But there was a sea change in the 1990s. According to David Scott, at present, Britain’s relationship with India is “primarily driven by economic considerations rather than political/normative considerations.” More importantly, he says that the “relationship is an asymmetric one in which India is more important to the UK than the UK is to India, and in which the UK is pursuing India more than India is pursuing the UK.”
How did this happen? The disappearance of the USSR in the 1990s and the economic reforms carried out in India between 1991 and 1996, had cleared the way for better UK-India ties. India’s domestic market and its finances to invest abroad had grown exponentially. British Prime Ministers began to make a beeline to India beginning with John Major’s visit to Delhi in 1997. In 2006, UK’s Business and Enterprise Committee aimed at establishing a relationship with India “as special as the one with the US.” John Major predicted that “within 25 years India will have firmly established herself as one of the world’s economic powers”. He was prophetic.
As Chancellor of the Exchequer and as Prime Minister, Gordon Brown had paid high-profile visits to India in 2007 and 2008, each time accompanied by 100 to 150 British entrepreneurs. Prime Minister David Cameron made three visits as Prime Minister between 2010 to 2016. This made David Scott remark: “Cameron was looking like a slightly desperate suitor in Indian eyes, trying to persuade Britain’s old colony to give him another chance.” However, Britain’s target of quadrupling exports to India to around US$36 billion by 2020 was not met. Exports to India kept fluctuating.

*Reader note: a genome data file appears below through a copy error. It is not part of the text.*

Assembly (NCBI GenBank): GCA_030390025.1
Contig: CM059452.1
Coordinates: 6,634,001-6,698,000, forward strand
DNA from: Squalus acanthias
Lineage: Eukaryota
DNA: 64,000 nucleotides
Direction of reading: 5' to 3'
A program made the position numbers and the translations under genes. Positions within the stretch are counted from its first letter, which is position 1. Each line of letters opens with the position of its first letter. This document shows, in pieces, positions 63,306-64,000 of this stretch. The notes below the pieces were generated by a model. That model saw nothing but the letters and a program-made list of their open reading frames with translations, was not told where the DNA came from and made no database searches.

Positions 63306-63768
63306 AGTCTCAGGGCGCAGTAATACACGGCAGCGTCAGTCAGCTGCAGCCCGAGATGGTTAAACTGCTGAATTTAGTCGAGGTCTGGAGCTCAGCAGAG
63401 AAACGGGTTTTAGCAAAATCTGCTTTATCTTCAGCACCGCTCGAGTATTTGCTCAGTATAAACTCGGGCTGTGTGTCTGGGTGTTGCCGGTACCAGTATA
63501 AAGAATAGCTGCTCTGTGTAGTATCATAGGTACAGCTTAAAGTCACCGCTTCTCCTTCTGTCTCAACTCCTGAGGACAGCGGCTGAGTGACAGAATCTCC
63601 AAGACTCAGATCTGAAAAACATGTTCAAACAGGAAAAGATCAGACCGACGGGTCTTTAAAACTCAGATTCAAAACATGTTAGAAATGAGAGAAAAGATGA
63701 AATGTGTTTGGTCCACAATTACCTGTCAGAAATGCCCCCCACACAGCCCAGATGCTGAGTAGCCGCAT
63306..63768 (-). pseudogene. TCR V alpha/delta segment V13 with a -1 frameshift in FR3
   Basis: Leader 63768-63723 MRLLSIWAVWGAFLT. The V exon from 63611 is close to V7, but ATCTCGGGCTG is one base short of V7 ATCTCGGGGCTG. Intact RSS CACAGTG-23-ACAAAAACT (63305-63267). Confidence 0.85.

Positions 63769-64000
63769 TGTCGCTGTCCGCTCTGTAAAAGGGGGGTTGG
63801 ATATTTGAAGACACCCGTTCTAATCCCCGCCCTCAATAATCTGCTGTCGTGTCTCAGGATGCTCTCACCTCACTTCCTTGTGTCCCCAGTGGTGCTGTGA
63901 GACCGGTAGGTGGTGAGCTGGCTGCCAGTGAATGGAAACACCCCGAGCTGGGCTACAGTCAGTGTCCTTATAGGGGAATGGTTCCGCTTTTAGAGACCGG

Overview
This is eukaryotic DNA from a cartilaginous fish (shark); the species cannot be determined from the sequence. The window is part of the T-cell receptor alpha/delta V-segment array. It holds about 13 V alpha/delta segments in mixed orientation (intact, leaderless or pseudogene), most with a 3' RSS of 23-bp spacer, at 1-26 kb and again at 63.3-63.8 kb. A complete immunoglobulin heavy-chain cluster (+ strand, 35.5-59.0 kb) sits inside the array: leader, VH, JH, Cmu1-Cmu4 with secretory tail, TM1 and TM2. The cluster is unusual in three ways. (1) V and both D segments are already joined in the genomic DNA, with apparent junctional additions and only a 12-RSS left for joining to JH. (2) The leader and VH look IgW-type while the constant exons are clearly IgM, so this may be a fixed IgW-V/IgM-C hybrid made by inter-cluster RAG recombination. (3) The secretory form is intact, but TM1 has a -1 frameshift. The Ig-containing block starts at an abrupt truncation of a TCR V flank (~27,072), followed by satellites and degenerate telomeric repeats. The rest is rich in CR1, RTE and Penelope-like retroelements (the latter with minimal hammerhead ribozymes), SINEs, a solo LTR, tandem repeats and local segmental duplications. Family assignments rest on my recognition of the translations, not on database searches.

In a bid to keep up good relations with India, Britain continued to give aid, but India bluntly told the British that it did not want British aid. Soon, Britain also felt that “21 st. century India” did not require aid. But it fervently wanted a strong economic partnership with India.
Narendra Modi, who was unpopular in Britain following the 2002 Gujarat riots, was welcome on British soil once he became Prime Minister. He visited the UK in 2015 and addressed the British parliament. During the visit, more than BP 9 billion in commercial deals were struck to create or safeguard 1,900 UK jobs. High profile Indians in British politics like Alok Sharma and Priti Patel helped modify Britain’s colonial outlook. According to Patel Modi had shown that “he is a man who can deliver stronger economic ties with the UK.”
Cooperation in defense equipment manufacturing came into being with Augusta Westland’s deal with the Tatas for making AW119KE light transport helicopters; the BAE Systems and Mahindra & Mahindra entering into a deal to produce a range of armored vehicles; and Hindustan Aeronautics and Rolls-Royce entering into a deal to jointly assemble engines for the Hawk Advanced Jet Trainer.
In 2003, the UK was the second largest direct investor in India. By 2022, according to www.investindia.gov.in the UK had become the 6th largest investor in India with US$ 32.82 billion in FDI inflows between April 2000- September 2022. There are currently, 572 UK companies in India with a combined turnover of U$ 48 billion, directly employing 416,121 people as of FY20. UK’s investments are strong in education, retail, consumer goods, life sciences, healthcare, and infrastructure.
India is the 2nd largest FDI contributor in the UK. Over 900 Indian companies operate in the UK generating a total turnover of U$ 68.04 billion, and employing 141,005 people in 2022. Thus, to date, India’s contribution to Britain is more than Britain’s contribution to India, which is giving the economic and political relationship a new asymmetry.